Cymbalta withdrawal, panic attacks and anxiety

During marketing of other SSRIs and SNRIs (serotonin and norepinephrine reuptake inhibitors), there have been spontaneous reports of adverse events occurring upon discontinuation of these drugs, particularly when abrupt. Although these events are generally self-limiting, some have been reported to be severe. This withdrawal phenomenon is known as the SSRI discontinuation syndrome.

The manufacturer of cymbalta, Eli Lilly, warns that one should not suddenly stop taking this medicine, as this may cause withdrawal symptoms such as dizziness, pins and needles sensations, nausea, difficulty sleeping, intense dreams, headache, tremor, agitation or anxiety. Withdrawal symptoms are temporary and are not the same as addiction.

Discontinuation symptoms systematically evaluated in patients taking duloxetine following abrupt discontinuation in MDD placebo-controlled clinical trials of up to 9-weeks duration, the following symptoms occurred at a rate greater than or equal to 2% and at a significantly higher rate in Cymbalta-treated patients compared to those discontinuing from placebo: dizziness; nausea; headache; paresthesia; vomiting; irritability; and nightmare.

In another trial by Detke and colleagues, discontinuation rates were more frequent in duloxetine-treated patients and the most frequent adverse events were nausea, dry mouth, dizziness, and constipation.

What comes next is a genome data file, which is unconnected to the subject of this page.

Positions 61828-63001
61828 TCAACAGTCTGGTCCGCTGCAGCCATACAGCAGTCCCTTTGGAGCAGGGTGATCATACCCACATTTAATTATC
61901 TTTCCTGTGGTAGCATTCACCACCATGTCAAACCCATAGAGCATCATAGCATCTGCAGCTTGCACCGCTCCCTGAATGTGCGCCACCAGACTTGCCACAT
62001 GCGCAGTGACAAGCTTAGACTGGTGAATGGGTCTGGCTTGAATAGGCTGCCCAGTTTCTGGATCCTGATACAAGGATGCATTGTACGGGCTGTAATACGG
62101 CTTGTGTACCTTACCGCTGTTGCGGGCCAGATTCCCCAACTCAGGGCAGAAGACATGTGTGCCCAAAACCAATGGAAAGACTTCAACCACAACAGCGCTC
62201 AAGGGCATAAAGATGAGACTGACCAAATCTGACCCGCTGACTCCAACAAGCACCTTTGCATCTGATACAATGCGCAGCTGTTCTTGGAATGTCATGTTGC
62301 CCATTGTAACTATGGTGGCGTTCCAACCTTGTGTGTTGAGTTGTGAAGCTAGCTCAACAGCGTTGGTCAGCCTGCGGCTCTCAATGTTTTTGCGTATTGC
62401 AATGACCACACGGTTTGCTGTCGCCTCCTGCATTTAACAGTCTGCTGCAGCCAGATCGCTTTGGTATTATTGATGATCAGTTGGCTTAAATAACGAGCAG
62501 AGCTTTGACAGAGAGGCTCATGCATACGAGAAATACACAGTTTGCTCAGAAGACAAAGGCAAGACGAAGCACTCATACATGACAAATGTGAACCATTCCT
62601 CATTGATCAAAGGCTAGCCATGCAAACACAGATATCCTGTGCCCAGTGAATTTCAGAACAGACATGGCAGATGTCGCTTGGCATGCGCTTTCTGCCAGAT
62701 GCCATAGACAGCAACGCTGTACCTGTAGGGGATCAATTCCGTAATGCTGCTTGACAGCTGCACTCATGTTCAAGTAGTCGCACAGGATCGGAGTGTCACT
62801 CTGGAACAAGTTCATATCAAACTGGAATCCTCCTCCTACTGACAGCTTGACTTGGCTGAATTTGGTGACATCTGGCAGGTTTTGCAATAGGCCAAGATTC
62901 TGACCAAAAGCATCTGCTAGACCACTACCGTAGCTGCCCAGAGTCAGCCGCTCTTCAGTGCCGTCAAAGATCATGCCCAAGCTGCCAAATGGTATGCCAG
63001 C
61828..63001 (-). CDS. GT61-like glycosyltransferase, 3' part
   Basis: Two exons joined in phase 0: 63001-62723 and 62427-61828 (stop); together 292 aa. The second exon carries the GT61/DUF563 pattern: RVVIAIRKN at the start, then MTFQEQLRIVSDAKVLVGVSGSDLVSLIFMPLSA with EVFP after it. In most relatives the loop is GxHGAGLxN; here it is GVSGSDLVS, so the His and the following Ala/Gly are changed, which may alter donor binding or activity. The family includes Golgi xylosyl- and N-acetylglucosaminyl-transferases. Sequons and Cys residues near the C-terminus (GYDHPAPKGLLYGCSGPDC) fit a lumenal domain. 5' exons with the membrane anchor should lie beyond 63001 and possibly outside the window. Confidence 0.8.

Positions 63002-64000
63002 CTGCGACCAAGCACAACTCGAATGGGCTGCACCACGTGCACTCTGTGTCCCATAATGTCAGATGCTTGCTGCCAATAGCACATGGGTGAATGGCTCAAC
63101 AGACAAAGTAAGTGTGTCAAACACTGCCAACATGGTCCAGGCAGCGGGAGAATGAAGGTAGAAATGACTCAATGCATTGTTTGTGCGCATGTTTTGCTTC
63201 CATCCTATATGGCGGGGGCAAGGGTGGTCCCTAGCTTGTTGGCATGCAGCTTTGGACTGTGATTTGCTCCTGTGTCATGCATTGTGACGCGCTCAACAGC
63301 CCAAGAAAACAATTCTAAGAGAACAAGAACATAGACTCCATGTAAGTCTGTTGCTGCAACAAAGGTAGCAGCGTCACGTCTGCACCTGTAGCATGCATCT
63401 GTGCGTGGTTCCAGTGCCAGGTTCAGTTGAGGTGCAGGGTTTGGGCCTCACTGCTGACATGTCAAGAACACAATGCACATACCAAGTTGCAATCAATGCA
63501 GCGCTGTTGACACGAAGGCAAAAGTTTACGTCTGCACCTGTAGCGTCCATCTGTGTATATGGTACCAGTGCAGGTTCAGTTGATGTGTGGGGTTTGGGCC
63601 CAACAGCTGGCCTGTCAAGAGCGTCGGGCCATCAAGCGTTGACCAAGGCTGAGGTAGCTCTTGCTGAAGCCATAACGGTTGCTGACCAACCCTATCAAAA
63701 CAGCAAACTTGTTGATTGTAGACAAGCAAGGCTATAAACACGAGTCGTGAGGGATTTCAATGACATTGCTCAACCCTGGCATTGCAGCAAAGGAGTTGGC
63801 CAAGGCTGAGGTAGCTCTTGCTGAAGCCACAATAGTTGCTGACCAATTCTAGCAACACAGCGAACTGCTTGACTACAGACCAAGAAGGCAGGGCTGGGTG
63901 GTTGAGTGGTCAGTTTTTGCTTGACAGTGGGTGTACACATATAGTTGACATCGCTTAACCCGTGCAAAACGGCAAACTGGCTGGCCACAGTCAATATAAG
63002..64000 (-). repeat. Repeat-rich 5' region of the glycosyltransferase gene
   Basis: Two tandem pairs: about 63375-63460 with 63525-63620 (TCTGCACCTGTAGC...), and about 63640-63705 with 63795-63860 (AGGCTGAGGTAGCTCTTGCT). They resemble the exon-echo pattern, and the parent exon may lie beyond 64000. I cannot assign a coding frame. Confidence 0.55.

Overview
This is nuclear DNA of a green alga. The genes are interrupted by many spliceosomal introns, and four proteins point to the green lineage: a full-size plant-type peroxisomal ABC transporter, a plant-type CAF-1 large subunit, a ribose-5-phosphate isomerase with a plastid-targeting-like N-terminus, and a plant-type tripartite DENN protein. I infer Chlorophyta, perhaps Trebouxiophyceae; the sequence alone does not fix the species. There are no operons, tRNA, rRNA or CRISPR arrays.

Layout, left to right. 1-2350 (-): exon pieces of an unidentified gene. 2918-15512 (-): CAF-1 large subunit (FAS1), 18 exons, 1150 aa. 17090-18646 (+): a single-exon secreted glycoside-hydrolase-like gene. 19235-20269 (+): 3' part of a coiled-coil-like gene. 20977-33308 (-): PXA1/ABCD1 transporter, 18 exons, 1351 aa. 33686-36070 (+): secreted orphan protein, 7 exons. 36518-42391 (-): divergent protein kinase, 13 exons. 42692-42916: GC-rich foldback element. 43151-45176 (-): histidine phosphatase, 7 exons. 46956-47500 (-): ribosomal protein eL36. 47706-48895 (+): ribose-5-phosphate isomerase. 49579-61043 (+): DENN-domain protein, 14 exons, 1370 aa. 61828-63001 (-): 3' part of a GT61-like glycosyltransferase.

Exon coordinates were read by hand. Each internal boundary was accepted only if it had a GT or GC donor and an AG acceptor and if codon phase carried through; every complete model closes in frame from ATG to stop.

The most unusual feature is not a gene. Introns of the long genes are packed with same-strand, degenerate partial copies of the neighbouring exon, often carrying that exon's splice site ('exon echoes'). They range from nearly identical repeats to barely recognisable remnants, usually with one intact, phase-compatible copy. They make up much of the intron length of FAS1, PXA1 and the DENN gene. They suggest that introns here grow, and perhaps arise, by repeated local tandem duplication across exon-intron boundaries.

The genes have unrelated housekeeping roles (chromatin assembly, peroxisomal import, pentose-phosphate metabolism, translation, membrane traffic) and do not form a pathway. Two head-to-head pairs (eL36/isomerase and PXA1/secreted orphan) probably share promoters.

Data obtained from 9 clinical trials assessing the efficacy and safety of duloxetine in the treatment of major depressive disorder by Lilly Research found that patients with discontinuation-emergent adverse events (DEAEs) were reported by 44.3% of duloxetine patients, with an average of 2.4 DEAE's per patient. The report stated that abrupt discontinuation of duloxetine is associated with DEAE profiles similar to that seen with other selective serotonin reuptake inhibitor (SSRI) and selective serotonin and norepinephrine reuptake inhibitor (SNRI) antidepressants. 35% of DEAE's lasted longer than one week.

Subsequently, the Lilly team recommended that, "whenever possible, clinicians gradually reduce the dose no less than 2 weeks before discontinuation of duloxetine treatment."

Many patients on the drug longer than the Lilly test trials on discontinuation (which only studied patients after 9 weeks of exposure to cymbalta), report anecdotal evidence of major withdrawals from cymbalta lasting from weeks to months.



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